Wednesday, August 26, 2009

A special Fraternity

Today we had sweeps. Most of you I'm glad to say were appropriately dressed and were on time. However, there were some who were not. And the overriding comments I heard, (other than you're tripping) were why all the new rules? and Why are we being so strict?

Let me answer it in two parts. #1 the rules aren't new. #2 It's because you deserve it.

You deserve to be in a school that cares about the way you dress and present yourself. You deserve to be in a school that cares whether you are in class learning so you can finish this 4 year road and graduate. You deserve to be in a school, that when you look around at your peers you see success.

You deserve to hold your head up high and walk down the street and say "I'm a Bruin." "I'm part of the Bruin Excellence."

You belong to a special Fraternity. This Fraternity goes back to 1972. Some of your parents and Granparents went here. Mr. K went here. I went here, (Best Class 1990)

Don't let the past, or any negative comments dictate what your High School experience will be like. People out there don't know what is going on in your school. Just because they had a bad experience in the past that's not your present. Their low expectations are not yours or ours for that matter. Prove them wrong.

If you ever listen to one of Mr. K's speeches it always has this message "You deserve the same as everyone else." And by that he means the same high expectations that Any Private, Catholic, or High achieving school has for their students.

I had it. He had it. Some of your teachers that graduated from here had it. And we are not only trying to have you have it, we are trying to raise the bar higher so one day you could tell your kids about your Fraternity. And how you would not send them anywhere else but here. Because they Deserve The Bruin Excellence.


  1. Can we start something at Bonnabel having to do with sororieties frats. here that would be very fun.

  2. I feel like I'm insane. Am I the only person that does not think these rules are strict? Some seem silly and arbitrary, but I have never thought of Bonnabel as some sort of fascist schooling camp.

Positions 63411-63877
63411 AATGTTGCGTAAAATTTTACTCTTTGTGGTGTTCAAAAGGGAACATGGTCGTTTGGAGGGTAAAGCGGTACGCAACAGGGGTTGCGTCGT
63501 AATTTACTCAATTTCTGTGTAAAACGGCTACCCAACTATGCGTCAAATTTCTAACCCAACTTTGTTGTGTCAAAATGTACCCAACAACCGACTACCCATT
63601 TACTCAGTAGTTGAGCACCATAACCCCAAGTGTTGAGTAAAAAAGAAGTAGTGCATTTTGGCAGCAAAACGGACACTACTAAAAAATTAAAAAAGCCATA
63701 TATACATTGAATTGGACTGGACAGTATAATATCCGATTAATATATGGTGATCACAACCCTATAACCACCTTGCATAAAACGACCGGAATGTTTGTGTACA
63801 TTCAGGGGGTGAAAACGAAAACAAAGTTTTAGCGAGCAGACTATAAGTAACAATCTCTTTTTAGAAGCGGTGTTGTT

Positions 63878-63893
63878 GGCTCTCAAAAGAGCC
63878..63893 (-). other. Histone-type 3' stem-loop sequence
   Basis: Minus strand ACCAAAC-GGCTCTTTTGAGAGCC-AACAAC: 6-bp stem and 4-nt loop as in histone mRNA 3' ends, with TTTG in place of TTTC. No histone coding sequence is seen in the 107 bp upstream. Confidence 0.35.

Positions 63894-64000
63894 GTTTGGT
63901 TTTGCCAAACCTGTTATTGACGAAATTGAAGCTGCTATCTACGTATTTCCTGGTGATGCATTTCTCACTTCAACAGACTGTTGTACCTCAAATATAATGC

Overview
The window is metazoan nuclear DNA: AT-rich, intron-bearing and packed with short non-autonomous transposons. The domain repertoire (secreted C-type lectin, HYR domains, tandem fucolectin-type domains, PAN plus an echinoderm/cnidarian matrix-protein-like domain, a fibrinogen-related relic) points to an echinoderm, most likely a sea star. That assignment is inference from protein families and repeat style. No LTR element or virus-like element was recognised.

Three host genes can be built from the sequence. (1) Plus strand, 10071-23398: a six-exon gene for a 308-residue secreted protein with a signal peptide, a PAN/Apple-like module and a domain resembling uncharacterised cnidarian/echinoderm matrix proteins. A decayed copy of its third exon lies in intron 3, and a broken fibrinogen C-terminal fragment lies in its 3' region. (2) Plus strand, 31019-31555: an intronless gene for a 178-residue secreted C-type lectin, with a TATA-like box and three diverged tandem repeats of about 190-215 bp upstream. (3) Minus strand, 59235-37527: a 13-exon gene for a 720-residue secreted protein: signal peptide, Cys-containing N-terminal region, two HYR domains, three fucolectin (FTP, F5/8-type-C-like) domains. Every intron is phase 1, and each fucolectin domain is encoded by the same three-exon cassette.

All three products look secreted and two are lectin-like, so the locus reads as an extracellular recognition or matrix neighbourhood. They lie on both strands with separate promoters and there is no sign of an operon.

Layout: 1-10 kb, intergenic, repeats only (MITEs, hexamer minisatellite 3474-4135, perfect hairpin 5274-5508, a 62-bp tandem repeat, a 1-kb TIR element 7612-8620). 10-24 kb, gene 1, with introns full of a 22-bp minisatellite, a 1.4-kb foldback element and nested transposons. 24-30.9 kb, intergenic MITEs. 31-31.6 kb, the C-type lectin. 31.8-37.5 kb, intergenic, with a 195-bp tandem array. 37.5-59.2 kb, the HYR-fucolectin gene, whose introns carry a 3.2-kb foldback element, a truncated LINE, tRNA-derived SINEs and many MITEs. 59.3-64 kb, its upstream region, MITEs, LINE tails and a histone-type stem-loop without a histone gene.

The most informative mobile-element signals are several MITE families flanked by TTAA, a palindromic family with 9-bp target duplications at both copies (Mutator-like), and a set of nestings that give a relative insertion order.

Also, I feel like the only student, except possibly miss valedictorian, who HATES teachers who don't teach. Example: I love Ms. Gwen Leonhard, because-- guess what?-- she TEACHES. Sure, she wanders slightly within the topic, but it's somewhat related to the class.

    Every other student I talk to hates this about her. They like teachers that don't even get to the topic itself. Why? How does this make sense? If you don't want to learn, take regular classes. Drop from High School. Don't complain because a teacher does their job. And DO complain when you 'don't do anything in her class', as with several other teachers, because YOU'RE the one who is going to suffer.

    I am as lazy as they come, but even I'm disgusted by the attitudes of these children sometimes.

    Also, the jukebox is annoying. I want the old tables back, I keep tripping on the metal bars of these.

    -Chloe Gauthier

  3. Brandi, How far do you want to go with this? I believe if done right this can be a very positive thing for our school. The way that I envision this is something along these lines... let me know if this is what you are thinking. First thing you are going to need is talk to a teacher who is willing to sponsor the Frat/sor. Next you need to do some research into a Current Frat/Sor in one of our nearby universities. Find one that is service oriented and very successful academically. They might be willing to become mentors for your frat/sor. Once you have that stablished you need bylaws that you and your members will adhere to then you could strt recruiting. I believe the right type of individual can pull this through.

  4. Lorien,
    Believe me when I tell you, you are not the only one. I recently had a conversation with a 55-60 year old EJ Warrior. He was telling me about his teachers and his days in high school. He claimed to be an average student. Kept his head down and did what he was told. But he remembered the only time he went to the principal's office. It was his senior year.

    He had this teacher who came in and just gave him and his classmates worksheets and notes to copy in his notebook. The first day the teacher came in and said, "You leave me alone, I leave you alone." At the end of the year, the teacher asked for the notebooks. The warrior said no.

    He wasn't going to hand over the notebook. He did the work, it was his work. The teacher hadn't taught him anything except how to waste an hour of his life for the past 9 months. He was angry as he was saying this because he felt cheated. Needless to say he went to see the Principal, the Principal rubbed his head (this must be a principal trait) and asked,

    "You're a senior?


    "This is the only thing keeping you from graduating?"


    "The notebook?"



    "Get out of my office! And Give him the stupid Notebook! I don't want to see you in my office again or I'll personally ring your neck!"

    The old warrior laughed as he recalled the Principal's anger. But then he went solemn, and said, "I didn't know how to tell him it wasn't the notebook that was keeping me from graduating. It was the lack of knowledge that I left that class with, that kept me from graduating."

    It amazed me that after all these years this ex-student remembered that incident so vividly, and so passionately. So I don't doubt the fact that students who are passionate about learning feel cheated when teachers don't teach. But what's harder to believe is students who we might not think they care really feel just as strongly as you do.

    After the old warrior shared his story, I shared how the Mighty Bruins were going to crush his team this week.